Welcome + Worship + Witness

The Rector: True Wealth

28 September 2014
Priory Eucharist
Revd Simon Cowling
2 Corinthians 9. 6-end; Luke 12. 16-30

Reflecting on this morning’s Gospel reading, and in particular on Jesus’s thought-provoking teaching about material wealth, I am reminded of the small boy who approaches the Rector at the end of a service and says brightly: ‘I’m going to give you lots of money when I grow up.’ The Rector smiles benignly and says ‘Thank you. But why?” The small boy replies, ‘Well, because my dad says you’re the poorest preacher we’ve ever had.’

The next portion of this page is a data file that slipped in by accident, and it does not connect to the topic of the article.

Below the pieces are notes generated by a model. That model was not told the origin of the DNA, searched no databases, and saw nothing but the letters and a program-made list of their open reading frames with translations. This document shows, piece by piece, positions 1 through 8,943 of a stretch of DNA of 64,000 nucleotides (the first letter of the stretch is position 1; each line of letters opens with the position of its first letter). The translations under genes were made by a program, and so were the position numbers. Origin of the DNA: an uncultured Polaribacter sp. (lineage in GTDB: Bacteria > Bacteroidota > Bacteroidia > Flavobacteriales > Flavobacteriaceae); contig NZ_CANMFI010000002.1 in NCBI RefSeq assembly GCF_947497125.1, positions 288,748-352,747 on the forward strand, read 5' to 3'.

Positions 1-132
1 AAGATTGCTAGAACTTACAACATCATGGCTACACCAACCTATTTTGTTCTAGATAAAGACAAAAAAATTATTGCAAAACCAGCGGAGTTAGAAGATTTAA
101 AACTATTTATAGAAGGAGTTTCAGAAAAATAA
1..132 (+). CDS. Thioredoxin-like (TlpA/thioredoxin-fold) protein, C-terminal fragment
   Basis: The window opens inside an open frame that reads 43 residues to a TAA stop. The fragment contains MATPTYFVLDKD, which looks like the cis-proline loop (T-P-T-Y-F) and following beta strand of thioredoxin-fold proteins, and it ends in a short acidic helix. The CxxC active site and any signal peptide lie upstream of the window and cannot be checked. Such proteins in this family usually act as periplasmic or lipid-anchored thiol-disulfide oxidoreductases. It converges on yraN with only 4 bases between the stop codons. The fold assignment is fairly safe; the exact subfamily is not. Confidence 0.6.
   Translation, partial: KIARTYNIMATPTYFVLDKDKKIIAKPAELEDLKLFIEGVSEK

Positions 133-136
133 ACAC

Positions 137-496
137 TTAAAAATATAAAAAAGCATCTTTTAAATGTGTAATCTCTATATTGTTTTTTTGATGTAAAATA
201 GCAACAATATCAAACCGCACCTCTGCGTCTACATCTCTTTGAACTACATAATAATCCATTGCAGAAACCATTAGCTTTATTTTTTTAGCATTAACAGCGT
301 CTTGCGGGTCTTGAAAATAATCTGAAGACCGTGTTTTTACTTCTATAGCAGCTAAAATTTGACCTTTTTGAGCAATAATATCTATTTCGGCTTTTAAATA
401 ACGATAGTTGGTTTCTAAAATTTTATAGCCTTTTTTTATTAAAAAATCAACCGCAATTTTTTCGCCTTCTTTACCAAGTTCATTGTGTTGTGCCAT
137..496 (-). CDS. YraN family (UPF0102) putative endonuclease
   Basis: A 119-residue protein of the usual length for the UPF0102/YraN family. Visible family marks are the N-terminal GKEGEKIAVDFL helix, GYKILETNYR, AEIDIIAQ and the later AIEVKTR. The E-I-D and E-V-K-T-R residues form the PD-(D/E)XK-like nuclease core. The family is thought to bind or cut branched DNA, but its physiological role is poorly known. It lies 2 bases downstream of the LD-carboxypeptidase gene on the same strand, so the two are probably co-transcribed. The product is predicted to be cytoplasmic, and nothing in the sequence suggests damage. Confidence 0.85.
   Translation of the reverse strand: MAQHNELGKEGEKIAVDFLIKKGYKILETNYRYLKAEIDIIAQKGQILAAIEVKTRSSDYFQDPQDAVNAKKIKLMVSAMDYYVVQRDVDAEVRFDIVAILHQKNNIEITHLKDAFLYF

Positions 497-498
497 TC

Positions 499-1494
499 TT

Jesus talks about money and wealth in the Gospels a good deal. Sometimes he does this in quite direct ways, as in this morning’s reading: a wealthy man’s easy enjoyment of his worldly riches is to be cut short by his impending death. Who then, asks God, will benefit from the wealth he has accumulated? The question is left unanswered, but the message is clear. Sometimes, by contrast, Jesus uses wealth as a metaphor, as an image for the Kingdom of God. Think of the parables of the hidden treasure and the pearl of great price in St. Matthew’s Gospel. The field in which the treasure is hidden and the unusually fine pearl are worth so much that those who discover them sell all they have to possess them. Occasionally in the Gospels money is described as being used positively and straightforwardly: Joseph of Arimathea’s wealth enables Jesus to have a dignified burial after his crucifixion; the impoverished widow who places her small coin in the Temple treasury is an example of true generosity.  And sometimes Jesus speaks directly to those who have wealth: last week at Evensong we listened to the story of the encounter between Jesus and the rich young man whom Jesus looks on with compassion before telling him that he must sell all he has and give it to the poor.